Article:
SAIL has planned a capex of Rs 53,000 crore over next 3-5 years, , CMD , informed CNBC-TV18. SAIL will hike its hot metal capacity to 26 mt, he said. The company’s debt-equity ratio is seen at 1:1 for the planned capex. Roongta said that steel demand is likely to grow 10-12% next year also.
Roongta, believes that steel prices are at healthy levels currently. He was speaking to CNBC-TV18. Roongta said that steel players are seeing price hike of USD 50-70/tonne in January. The demand growth will slow in case of US recession, he feels.
Q: What is your outlook on prices, given the way the raw material prices are spiking up?
A: Steel prices currently are at quite a healthy rate. But there are certain concerns relating to raw material input prices for the steel industry; especially two major inputs – iron ore and coking coal. The long-term price for the year 2008-09 has to be settled across the globe for these two major raw materials. There are expectations that there will be substantial increases in the prices of both these raw materials, which will push the cost up for every steel producer; anywhere ranging from USD 50 to USD 70 per tonne and obviously that may impact steel prices a little bit.
Q: What does this mean for realizations and volume growth going into the first half or the first couple of quarters of the next calendar year?
A: As far as steel demand in India is concerned, it is growing at a very healthy rate of 10%-12% and we expect that demand will continue to grow at that rate. So volume growth in demand will come for year 2008-09 as well. We expect that this trend will be maintained. So we do not expect any problem with regard to marketability of steel.
Q: How much are you provided for in-house with your own iron ore and coking coal facilities? Would this rise in prices translate into a margin improvement for you? Basically, what kind of margins are you expecting in the first half of 2008?
A: We are provided for full captive use of iron ore for our current production. So any change in the iron ore prices may not impact our costs. But regarding coking coal, to a great extent we depend upon imported coking coal – almost 70% of our needs are imported and we get about 25% from Coal India. We have just about 5% in-house coking coal production. So that is going to certainly impact our cost. Added to that, are the increasing costs of shipping. So these two factors will certainly impact our costs as well. Margins will depend upon how steel prices behave in 2008.
Overall demand is growing. But there are certain concerns relating to economic risks; related to subprime issues in US. If that impacts the US economy and global economy in general, then the rate of growth of steel consumption might slowdown in 2008. So the prices may also be determined by the overall demand in supply and producers may not be able to pass on the entire cost increase.
Q: Specifically with regards to your capacity now, your hot metal capacity – you are going to hike it to 26 million tonne; what is the outlay in terms of investments in capital expenditure plan that you can lay out for us over the next 24-36 months?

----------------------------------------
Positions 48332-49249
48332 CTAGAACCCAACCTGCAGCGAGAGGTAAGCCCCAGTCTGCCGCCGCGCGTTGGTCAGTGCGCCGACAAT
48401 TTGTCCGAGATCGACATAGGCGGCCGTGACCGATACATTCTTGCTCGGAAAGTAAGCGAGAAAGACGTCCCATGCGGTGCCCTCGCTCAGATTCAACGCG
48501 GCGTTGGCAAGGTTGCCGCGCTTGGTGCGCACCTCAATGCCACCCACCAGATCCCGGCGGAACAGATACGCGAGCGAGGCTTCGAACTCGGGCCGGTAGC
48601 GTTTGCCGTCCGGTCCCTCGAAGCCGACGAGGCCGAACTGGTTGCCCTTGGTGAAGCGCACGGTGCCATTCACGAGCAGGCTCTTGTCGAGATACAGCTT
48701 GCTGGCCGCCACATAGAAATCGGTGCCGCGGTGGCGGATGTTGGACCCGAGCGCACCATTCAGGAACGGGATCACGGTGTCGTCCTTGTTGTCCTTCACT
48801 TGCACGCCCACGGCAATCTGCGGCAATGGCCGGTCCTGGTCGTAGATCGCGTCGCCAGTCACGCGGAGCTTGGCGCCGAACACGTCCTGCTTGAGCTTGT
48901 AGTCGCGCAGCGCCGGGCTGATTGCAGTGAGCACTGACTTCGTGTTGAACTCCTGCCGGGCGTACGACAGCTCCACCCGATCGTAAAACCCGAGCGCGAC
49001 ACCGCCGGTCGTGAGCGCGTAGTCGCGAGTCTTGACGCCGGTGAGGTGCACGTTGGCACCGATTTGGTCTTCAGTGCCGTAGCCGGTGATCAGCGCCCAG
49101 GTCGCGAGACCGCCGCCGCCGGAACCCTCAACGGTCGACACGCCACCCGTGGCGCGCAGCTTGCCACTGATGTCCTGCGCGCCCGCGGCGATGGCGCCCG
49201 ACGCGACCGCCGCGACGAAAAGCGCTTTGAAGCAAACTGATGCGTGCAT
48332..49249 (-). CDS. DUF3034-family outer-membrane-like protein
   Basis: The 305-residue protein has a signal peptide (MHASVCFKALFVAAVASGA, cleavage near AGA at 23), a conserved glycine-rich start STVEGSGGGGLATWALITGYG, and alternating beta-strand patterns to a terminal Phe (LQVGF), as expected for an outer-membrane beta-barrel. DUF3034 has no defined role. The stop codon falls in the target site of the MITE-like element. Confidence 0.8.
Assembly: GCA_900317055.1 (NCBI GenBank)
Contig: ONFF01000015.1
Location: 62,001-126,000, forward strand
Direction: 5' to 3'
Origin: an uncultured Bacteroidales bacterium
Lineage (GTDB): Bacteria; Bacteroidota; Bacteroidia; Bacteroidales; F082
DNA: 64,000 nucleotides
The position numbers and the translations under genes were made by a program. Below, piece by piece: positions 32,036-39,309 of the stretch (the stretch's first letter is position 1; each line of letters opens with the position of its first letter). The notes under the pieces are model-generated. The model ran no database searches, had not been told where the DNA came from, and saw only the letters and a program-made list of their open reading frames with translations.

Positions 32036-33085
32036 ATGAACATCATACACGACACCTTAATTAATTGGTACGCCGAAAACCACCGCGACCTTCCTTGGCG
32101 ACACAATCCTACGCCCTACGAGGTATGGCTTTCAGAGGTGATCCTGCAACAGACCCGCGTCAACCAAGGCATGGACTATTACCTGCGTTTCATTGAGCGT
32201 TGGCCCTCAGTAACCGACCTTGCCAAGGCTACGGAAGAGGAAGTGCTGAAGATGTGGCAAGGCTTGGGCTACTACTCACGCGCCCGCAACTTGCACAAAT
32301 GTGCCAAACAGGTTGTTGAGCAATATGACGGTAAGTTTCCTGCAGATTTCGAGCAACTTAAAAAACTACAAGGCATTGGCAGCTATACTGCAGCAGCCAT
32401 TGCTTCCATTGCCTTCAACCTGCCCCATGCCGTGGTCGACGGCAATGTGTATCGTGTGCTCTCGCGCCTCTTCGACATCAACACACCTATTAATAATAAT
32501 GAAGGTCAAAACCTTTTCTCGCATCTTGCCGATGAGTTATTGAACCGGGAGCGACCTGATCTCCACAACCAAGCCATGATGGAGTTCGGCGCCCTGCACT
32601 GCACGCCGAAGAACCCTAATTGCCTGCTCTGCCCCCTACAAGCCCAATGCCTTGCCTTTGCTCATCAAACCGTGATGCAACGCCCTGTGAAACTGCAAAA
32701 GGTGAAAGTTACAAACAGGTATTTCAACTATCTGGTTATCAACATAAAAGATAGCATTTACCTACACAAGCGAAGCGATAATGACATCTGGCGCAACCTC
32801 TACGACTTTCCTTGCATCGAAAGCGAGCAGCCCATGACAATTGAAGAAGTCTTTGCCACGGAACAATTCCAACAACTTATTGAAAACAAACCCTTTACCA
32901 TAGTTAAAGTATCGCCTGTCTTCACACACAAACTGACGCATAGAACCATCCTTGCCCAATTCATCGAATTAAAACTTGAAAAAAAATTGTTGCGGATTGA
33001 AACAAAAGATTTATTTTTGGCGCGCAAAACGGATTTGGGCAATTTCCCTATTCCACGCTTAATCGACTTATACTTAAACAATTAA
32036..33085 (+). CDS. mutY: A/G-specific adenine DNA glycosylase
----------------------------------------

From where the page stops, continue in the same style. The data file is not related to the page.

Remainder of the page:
A: We are hiking our hot metal capacity from 14 million to 26 million tonne over the next three-three and a half years and outlay for this entire capacity expansion is going to be of the order of about 50,000 crore or USD 12 billion. That also includes outlay for our sustenance schemes. If we have to continue with the current capacity, we have to do certain minimum investments and also for technological upgradation like converting our semi-finished steel into finished steel, which does not add to capacity expansion, but improves our product mix.
For example, we are still having about one-third of our production through energy inefficient route, which we are going to convert into 100% continuous cost route. So all these three factors put together our outlay will be roughly about 50,000 crore.
Q: Twelve months from now, what is likely to be your capacity, are you likely to see some expansion already in one year and secondly are you likely to tap any resources from the market or the banks in the next twelve months. If so, what kind of instruments and how much?
A: Next twelve months, we are not adding to any nameplate capacity. But we are certainly working on certain internal efficiencies and from the same capacity through better utilization; we can improve our production and productivity. But we are not adding to the new capacities in the next twelve months.
Q: Lastly for the entire capex that you have pointed out for us, what sort of debt-equity ratio will SAIL maintain over the next three years and what are you currently equipped at on the debt equity ratio?
A: I think we have mentioned it in the past also that for the entire capex plan of SAIL, we have planned for a debt equity ratio of 1:1 and we should be able to generate 50% of our required resources internally and we will go for debt for the balanced 50%.